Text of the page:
Category Ruchi Agashe Omid Abaei
    Use of evidence: 2.7 3
    Delivery skill: 3 2.6
    Coherence of arguments: 2.6 2.6
    Responsiveness to opponent: 2.6 3.1
    Identification of key points: 3 3
    Comments: Your case was competently executed, so compliments for that. However, the points, while logical in themselves, were somewhat tangential - mercury poisoning is not exclusive to dolphin meat (as Opposition rightfully pointed out), while dolphinariums are somewhat indirectly linked to the motion. Perhaps you could stress more on the inhumane aspect, and prioritize that as your main argument/stance.

    As for your rebuttals, most of them were hinged on the Minamata incident, which Opposition rightfully pointed out was non-analogous. Evidence from Taiji itself, or perhaps other seafood-transmitted mercury poisoning cases, would be more appropriate. Ultimately, your rebuttals in closing - that you would leave it to the citizens to decide - undermined your earlier case, given Opposition's characterization of them as being resistant to any change.
    While you did tackle Proposition's argumentation, much of this was based on a refutation of facts. While this is a valid method of rebuttal, and I did credit you for it, perhaps a tackling of the logic rather than the illustration would be more effective - contesting the suitability of a ban in the first place, how it would actually exacerbate the harms, and so on.

    As for your constructive case, your fisheries argument contained two angles - that of food sufficiency, and individual benefit to fishermen. Proposition rightfully pointed out how the first prong was somewhat illogical considering the vast scale of the Japanese economy, and in itself, was unconvincing to me, given the general fact that dolphin meat is a niche delicacy rather than a staple food. Perhaps emphasis on the second idea, on fishermen's livelihoods, which interestingly went un-rebutted by Proposition, would be more compelling, and capitalized on earlier, rather than left till late in your rebuttal speech.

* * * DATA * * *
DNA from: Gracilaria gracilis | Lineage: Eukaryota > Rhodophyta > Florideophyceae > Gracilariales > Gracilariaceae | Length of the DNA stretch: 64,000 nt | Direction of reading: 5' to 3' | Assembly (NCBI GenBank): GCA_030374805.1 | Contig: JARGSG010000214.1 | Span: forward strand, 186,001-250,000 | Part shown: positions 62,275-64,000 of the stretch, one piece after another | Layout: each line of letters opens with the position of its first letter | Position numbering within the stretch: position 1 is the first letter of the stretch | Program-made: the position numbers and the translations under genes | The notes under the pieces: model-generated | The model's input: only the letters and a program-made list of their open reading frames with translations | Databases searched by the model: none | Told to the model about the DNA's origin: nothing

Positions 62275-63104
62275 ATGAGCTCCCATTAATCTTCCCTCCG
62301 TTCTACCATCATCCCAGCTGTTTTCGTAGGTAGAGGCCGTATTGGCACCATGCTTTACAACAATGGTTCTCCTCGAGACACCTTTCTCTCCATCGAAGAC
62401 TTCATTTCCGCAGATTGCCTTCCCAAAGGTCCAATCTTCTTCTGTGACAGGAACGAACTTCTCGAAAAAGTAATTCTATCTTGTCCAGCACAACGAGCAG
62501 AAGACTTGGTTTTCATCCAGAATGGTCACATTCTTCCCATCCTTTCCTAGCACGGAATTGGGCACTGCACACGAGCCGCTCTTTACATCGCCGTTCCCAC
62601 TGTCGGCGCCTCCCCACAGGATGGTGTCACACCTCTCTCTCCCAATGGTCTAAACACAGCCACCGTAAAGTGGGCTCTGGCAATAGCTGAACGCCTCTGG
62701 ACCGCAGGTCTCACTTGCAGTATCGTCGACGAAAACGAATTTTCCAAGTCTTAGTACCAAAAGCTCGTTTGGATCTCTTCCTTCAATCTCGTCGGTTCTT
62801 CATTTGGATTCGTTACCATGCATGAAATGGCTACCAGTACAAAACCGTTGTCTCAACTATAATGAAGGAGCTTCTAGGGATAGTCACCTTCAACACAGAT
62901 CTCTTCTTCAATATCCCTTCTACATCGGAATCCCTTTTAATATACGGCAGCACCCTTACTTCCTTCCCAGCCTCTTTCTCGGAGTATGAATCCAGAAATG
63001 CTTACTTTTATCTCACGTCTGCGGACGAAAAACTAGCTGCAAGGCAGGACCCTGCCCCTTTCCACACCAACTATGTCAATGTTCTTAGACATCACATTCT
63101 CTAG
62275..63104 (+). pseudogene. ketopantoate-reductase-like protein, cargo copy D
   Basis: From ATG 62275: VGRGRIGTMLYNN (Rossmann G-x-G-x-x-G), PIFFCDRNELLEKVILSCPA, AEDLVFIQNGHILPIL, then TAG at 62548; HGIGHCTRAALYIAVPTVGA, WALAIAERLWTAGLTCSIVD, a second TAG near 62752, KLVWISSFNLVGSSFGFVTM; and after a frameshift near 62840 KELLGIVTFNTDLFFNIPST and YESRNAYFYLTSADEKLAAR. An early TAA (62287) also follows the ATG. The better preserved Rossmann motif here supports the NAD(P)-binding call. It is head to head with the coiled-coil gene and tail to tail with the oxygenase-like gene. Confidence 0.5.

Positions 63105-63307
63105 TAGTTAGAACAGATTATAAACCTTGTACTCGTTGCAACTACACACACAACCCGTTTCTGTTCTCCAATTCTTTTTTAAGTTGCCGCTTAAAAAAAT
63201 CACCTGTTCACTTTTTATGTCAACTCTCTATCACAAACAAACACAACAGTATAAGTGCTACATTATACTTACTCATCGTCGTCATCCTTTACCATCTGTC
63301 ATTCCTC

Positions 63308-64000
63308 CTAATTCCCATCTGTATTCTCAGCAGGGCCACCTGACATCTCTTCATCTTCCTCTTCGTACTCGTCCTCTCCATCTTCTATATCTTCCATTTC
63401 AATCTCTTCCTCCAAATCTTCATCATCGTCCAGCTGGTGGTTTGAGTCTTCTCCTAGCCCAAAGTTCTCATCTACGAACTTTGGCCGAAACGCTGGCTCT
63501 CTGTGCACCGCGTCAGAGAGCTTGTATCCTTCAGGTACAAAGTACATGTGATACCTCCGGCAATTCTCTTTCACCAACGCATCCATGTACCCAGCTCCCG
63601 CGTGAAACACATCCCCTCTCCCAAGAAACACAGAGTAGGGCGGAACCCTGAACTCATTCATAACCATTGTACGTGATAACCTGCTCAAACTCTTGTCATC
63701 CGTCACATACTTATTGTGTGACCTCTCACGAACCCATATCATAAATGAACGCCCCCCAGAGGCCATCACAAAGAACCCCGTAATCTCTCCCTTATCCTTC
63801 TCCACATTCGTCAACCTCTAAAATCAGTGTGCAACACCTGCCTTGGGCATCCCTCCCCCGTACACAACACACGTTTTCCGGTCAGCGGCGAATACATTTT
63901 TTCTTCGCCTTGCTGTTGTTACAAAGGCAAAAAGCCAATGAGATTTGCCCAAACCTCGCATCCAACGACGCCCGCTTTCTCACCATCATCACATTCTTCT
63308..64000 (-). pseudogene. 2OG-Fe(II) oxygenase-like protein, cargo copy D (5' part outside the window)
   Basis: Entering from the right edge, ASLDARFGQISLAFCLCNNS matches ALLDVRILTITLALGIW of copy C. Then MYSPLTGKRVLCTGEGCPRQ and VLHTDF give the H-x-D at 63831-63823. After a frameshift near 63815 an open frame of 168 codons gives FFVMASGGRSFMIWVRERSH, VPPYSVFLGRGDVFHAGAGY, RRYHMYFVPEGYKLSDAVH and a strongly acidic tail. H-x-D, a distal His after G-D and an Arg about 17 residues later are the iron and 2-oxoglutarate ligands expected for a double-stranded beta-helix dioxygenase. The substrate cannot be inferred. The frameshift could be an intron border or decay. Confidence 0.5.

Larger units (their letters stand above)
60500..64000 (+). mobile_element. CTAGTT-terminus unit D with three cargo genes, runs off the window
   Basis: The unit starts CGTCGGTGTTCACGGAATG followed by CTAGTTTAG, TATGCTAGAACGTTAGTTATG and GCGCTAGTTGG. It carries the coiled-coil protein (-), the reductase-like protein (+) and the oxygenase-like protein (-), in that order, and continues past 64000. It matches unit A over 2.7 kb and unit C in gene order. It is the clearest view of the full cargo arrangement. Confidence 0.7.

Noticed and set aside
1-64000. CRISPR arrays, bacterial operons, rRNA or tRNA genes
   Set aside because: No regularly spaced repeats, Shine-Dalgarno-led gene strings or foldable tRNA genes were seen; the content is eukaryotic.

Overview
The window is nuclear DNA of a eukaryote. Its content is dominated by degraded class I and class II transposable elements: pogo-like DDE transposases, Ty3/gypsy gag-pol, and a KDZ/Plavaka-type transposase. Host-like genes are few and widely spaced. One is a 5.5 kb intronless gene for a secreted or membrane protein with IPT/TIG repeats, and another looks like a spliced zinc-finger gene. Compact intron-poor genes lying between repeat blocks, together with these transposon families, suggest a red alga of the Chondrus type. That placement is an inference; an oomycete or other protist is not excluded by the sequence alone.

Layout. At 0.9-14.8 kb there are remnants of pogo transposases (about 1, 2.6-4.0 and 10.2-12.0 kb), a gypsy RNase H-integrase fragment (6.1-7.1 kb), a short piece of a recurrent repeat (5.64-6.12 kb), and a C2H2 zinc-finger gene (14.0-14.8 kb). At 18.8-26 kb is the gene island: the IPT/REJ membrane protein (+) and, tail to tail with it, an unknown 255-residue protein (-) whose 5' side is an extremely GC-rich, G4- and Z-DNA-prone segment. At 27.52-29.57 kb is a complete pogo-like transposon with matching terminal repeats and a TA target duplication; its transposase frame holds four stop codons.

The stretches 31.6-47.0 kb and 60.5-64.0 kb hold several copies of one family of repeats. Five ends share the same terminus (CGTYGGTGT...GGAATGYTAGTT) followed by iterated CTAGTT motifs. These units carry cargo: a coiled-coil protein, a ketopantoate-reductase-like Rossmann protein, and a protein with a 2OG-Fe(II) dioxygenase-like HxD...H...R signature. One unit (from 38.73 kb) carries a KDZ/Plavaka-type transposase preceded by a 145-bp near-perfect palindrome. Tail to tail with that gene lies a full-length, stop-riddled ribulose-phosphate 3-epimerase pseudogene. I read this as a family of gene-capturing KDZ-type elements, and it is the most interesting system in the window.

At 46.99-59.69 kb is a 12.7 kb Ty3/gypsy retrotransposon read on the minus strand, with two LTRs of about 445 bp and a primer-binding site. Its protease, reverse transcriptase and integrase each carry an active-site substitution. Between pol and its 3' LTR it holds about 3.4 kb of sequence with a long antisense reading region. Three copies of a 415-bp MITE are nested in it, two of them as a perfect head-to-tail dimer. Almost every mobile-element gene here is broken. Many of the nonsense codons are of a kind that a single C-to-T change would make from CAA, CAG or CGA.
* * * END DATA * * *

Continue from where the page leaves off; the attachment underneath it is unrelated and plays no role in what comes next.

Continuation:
The decision is for the Opposition: Omid Abaei

    Reason for Decision:

    Before I proceed, I'd like to thank both speakers for what was a very interesting debate to follow, and for your dedication in participating in this competition.

    I felt that this debate boiled down to three key issues:
    1 - Safety of dolphin meat
    2 - Impact to Taiji's economy and residents
    3 - Humane treatment

    On the first point, the safety of dolphin meat, Opposition was able to contest the notion of dangerous dolphin meat more effectively, by stating that it's not exclusive to dolphin meat, and that the harms of mercury poisoning were not directly linked to the motion's issue.

    On the second point, Opposition was able to convince me that Taiji would suffer if the dolphin hunt were to end, given that it comprised a major portion of the townsfolk's livelihoods, and that it would lead to more diplomatic pressure between the international community and Japan. This idea was not sufficiently rebutted by Proposition.

    On the third point, Proposition forwarded the very salient idea that dolphins were being inhumanely treated. I initially expected this to be the centre of the debate, but given how it played out in actuality, both sides never really made a big issue out of it, and Proposition did not emphasize or capitalize on this enough to hurt Opposition's frame. This meant that I could not credit Proposition by much.

    Thus, the debate went to the Opposition.